I was reading the Albany, Georgia Herald when I came across Jennifer Maddox Park’s piece “Blakely Going Nuts.” At first I thought the town was so damn sorry and embarrassed for being the location of the peanut butter plant that has sickened nearly 700, hospitalized 150 and killed 9, that they were going to have some type of memorial to the victims – perhaps raise money for medical bills and lost wages? But, alas, not a damn chance. Remember, many who lived in the Blakely knew that the Peanut Corporation of America plant was rat and bird infested and some even knew that it was shipping Salmonella-tainted product.

Here, according to my new friend Jennifer, is what is actually happening – “Included in the event will be live music, free peanut snacks including grilled peanut butter and jelly sandwiches, an obstacle course, educational exhibits and a peanut recipe contest.” And there are the lovely, caring quotes by politicians and folks from the Chamber of Commerce:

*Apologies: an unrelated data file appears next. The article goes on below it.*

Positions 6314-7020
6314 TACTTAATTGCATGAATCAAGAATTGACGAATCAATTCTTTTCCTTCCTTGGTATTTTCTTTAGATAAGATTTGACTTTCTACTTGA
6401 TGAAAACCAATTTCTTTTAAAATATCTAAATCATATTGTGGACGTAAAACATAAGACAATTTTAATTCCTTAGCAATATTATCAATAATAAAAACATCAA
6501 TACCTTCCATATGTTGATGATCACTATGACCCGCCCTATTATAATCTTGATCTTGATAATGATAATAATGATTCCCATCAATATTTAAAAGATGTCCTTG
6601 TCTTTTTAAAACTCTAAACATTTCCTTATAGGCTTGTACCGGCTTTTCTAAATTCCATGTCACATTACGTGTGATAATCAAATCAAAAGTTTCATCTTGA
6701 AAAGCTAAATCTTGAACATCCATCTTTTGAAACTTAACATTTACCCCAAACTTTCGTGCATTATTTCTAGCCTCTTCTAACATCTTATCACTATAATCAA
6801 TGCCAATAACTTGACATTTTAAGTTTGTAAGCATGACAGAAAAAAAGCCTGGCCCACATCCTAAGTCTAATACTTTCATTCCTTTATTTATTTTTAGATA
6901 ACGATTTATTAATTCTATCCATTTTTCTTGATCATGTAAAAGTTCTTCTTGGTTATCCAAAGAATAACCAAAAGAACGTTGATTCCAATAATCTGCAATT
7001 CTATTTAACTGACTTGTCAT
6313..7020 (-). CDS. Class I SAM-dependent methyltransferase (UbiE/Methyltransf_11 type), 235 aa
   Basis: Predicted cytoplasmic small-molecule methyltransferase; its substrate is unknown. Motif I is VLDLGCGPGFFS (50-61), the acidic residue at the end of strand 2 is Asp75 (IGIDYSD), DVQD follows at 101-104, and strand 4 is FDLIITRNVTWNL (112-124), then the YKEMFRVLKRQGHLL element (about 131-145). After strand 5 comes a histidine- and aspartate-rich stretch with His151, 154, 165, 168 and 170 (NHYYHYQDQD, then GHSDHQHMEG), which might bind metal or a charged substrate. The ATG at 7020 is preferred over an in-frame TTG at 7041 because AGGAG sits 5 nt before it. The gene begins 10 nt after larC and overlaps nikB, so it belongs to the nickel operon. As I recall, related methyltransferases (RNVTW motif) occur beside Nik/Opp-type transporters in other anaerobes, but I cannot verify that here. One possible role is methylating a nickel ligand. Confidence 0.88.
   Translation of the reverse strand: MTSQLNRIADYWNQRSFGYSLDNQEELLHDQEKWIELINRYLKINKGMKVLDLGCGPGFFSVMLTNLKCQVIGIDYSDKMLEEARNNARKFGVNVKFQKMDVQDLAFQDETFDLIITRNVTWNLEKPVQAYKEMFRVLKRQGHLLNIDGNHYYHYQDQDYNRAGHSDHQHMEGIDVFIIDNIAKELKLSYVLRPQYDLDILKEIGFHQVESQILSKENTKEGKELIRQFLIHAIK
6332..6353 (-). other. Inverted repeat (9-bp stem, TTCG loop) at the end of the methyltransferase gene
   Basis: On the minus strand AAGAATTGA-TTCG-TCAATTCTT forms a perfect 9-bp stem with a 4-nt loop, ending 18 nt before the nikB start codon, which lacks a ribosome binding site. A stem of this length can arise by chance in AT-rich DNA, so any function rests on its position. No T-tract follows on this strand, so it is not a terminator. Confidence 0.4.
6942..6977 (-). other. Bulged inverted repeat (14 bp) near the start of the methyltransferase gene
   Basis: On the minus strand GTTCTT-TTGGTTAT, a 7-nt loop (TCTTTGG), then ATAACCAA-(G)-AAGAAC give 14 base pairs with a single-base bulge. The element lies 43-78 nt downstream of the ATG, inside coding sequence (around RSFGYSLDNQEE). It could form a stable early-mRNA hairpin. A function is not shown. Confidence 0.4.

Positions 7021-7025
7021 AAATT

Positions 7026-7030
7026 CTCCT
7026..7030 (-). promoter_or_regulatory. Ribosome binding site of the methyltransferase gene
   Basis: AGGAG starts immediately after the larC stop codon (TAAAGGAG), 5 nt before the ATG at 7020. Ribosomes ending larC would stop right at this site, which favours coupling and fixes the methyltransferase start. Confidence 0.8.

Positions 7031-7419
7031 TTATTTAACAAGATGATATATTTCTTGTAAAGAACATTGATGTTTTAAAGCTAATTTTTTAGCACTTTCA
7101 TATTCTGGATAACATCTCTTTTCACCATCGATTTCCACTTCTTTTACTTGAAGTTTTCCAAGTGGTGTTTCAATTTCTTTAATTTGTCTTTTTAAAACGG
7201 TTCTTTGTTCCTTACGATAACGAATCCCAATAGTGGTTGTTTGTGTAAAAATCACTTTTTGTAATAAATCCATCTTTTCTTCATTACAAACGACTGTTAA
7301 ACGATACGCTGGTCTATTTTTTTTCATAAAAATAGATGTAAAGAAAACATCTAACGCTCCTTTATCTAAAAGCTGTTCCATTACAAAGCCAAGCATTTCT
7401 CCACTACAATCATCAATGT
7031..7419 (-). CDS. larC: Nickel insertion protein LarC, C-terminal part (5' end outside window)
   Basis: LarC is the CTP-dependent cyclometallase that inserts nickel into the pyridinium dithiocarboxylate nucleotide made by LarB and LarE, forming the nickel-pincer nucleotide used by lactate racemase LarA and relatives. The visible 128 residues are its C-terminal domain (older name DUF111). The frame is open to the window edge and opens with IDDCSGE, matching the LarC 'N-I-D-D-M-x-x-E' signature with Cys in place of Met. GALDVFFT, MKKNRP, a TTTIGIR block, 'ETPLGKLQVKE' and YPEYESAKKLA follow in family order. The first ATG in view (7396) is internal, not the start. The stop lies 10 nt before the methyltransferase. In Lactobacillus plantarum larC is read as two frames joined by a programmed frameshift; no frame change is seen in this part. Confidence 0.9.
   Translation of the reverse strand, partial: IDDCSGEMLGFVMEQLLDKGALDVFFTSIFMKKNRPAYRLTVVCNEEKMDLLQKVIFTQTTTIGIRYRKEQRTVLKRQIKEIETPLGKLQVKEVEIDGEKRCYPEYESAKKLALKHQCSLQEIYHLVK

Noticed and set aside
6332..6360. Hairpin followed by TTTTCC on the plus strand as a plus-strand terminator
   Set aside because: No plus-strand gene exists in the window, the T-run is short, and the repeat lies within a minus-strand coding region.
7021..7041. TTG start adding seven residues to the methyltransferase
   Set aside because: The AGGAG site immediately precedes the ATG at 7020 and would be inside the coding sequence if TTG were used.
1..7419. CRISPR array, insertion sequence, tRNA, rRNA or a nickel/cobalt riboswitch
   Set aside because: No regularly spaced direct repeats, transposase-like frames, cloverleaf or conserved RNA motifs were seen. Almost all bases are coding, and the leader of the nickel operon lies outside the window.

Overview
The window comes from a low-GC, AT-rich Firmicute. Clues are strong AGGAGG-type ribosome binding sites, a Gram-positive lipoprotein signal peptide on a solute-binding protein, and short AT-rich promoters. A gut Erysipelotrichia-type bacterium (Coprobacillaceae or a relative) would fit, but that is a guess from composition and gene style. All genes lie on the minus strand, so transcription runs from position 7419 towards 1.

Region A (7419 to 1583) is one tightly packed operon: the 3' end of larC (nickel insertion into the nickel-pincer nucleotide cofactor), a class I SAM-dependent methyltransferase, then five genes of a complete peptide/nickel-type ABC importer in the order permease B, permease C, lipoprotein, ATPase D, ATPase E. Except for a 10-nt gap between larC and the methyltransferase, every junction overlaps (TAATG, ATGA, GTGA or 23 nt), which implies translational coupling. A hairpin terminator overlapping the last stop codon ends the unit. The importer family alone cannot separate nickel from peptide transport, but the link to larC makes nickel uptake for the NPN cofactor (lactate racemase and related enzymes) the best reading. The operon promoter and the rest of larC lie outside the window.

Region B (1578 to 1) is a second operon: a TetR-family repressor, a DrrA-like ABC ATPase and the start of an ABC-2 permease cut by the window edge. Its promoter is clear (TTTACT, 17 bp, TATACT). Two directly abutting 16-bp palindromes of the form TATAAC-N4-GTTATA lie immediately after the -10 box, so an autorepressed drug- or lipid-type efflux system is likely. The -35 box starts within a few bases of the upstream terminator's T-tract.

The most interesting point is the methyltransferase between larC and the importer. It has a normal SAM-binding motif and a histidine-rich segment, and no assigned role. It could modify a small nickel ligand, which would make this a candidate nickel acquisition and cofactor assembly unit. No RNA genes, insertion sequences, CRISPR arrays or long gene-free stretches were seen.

“In the midst of negative exposure surrounding the recent salmonella outbreak, representatives from the peanut industry are out to educate the public on the positive impact they can have.”

“We are enthused at how the peanut industry has come together. It’s going to be a great day.”

“We are sending the message that we are proactive in saving the industry. At a time like this, it is important to have an umbrella to bring everyone in the industry together. It’s about community support; it’s just going to be a good day.”

“The peanut industry is a critical component of the economy not only in Blakely but also across our entire state. The festival this weekend will provide some momentum to keep the industry, which supports nearly 50,000 jobs in our state, vibrant and thriving.”

“I think it’s a wonderful thing that the peanut industry has come together,” he said. “The festival is an expression of the fact we know the peanut industry is a great industry. One bad actor is not going to kill it; we are going to prosper. (The event) goes right along with the optimistic spirit over the past couple of years.”

“It shows how strong the community is here. It should be big; hopefully it will be a good day. This can be a fun day given economic times.”

“Our purpose is to show peanut butter is trustworthy. We don’t want to focus on the bad; we want to focus on the good.”

Perhaps I should show up with nine crosses? Or, a bag of hospital bills? Yes, I understand the need to make a buck, but for god’s sake, wait at least until the bodies are cold and the survivor’s bills are paid.  Pathetic.